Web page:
Financial situations worsening for consumers has been widely discussed due to the pandemic. However, many consumers managed to bypass this financial squeeze and have incidentally become efficient savers. With this saved cash accumulated during the pandemic, many travellers may be planning to spend more than usual on their next trip.

The ‘treat yourself’ mentality

According to GlobalData’s week 11 Covid-19 recovery survey (fieldwork was undertaken on 2-6 December), when global respondents were asked if they were concerned about their personal financial situation, 13% stated that they were ‘not concerned’. Although this is still significantly less than the 34% that stated they are ‘extremely concerned,’ it means that over one in ten within the global travel market could be financially unaffected by the pandemic and have even saved a considerable amount during its presence.

Many of the travellers that make up this 13% are likely to be white-collar workers that can work effectively at home. Due to spending the vast majority of their time being confined to their homes in the past year, the urge to travel would have built up. This urge, combined with a significant increase in savings, could mean that many of these travellers will have developed a ‘treat yourself’ mentality to combat the impact of the pandemic which has increased boredom and frustration for many. This mentality could be present as these consumers start planning their next holiday, which could result in them spending more on room upgrades, business class flights and higher quality rental vehicles.

As well as saving money on commuting, eating out and other recreational activities, many of these consumers who have been unaffected by the pandemic have also saved by not booking a holiday last year or by having their cancelled trip refunded. This could mean that for their next trip, they will go bigger and better on more luxurious travel services and products. This trend could also be driven by a ‘now or never’ mentality, as when travellers have the opportunity to go on holiday, they will spend significantly more and stay for longer in case another situation like the Covid-19 pandemic reoccurs.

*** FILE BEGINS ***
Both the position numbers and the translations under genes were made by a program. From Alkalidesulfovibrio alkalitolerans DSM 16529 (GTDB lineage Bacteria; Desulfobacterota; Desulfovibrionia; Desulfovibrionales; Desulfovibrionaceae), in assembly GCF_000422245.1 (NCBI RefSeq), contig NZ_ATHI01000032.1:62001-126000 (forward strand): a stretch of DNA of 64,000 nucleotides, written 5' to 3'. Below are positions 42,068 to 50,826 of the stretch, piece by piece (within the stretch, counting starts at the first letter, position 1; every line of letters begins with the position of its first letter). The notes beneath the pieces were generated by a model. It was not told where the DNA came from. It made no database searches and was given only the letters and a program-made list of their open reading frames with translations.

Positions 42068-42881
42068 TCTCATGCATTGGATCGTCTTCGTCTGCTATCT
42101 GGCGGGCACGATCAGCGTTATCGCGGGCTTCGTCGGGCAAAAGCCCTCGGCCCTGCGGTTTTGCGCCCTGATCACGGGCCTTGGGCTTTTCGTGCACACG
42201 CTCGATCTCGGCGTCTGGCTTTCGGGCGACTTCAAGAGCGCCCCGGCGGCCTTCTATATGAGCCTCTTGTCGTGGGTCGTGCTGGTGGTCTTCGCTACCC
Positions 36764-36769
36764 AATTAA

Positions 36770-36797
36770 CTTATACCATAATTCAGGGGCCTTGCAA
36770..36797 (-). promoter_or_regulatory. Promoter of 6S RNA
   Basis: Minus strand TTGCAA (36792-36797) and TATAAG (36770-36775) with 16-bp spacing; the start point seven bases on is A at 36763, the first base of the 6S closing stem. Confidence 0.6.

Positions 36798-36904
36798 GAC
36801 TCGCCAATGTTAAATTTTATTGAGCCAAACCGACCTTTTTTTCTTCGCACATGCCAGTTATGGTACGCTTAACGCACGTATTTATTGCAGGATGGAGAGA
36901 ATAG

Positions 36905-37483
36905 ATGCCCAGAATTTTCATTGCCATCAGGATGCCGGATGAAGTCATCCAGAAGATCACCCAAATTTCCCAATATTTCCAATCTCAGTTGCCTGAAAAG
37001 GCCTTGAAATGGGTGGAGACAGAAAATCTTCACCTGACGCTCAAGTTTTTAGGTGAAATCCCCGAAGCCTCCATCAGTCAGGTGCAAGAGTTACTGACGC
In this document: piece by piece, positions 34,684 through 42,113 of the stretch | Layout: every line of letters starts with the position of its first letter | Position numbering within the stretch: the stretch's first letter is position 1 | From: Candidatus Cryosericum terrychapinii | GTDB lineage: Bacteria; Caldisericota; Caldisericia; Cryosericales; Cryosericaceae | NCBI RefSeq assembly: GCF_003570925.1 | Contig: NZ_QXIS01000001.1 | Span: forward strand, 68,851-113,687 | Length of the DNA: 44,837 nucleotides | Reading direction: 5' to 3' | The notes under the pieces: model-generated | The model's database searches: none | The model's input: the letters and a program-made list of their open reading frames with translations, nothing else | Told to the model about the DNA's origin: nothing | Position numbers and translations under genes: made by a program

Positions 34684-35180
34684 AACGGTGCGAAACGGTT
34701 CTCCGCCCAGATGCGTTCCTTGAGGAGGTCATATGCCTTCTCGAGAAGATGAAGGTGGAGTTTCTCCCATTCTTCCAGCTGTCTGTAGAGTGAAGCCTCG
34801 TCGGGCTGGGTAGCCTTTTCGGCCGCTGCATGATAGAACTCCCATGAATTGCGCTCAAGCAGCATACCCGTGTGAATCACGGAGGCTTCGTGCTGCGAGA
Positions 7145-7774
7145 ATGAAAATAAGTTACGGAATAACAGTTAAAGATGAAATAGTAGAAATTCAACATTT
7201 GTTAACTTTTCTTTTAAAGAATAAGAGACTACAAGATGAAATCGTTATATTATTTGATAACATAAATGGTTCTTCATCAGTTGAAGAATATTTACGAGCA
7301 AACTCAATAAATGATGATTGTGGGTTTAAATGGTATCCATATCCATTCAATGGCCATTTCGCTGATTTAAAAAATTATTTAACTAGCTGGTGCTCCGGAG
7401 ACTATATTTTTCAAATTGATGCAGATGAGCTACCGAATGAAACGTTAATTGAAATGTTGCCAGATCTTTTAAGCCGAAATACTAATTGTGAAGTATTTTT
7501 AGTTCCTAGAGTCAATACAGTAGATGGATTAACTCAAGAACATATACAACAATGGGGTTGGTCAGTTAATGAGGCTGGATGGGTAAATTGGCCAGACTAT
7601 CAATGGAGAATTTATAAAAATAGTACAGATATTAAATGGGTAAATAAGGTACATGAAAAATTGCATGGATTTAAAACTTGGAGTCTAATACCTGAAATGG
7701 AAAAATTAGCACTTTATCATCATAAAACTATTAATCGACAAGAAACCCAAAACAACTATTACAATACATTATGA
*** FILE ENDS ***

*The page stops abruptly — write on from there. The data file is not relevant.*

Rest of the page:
The cruise industry is already seeing this trend

Royal Caribbean International (RCI) stated that pricing on cruises in the first half of 2022 was higher than during the same period in 2019. This pent-up demand and increase in savings from many cruise-goers have also meant that Norwegian’s upscale brands such as Regent Seven Seas (RSSC) and Oceania Cruises (OCE) are already around 40% booked for 2022, according to a recent earnings call. Demand for a higher quality of cruise is being pushed by travellers now wanting an upgraded cabin with a veranda or through selecting a longer itinerary.

Although the pandemic has financially impacted many more travellers than not, a considerable portion of the market has navigated through the pandemic without being impacted in this way. This fact should not be overlooked by tourism companies, who need to realise that not all travellers will be wanting a budget-friendly option for their next holiday.

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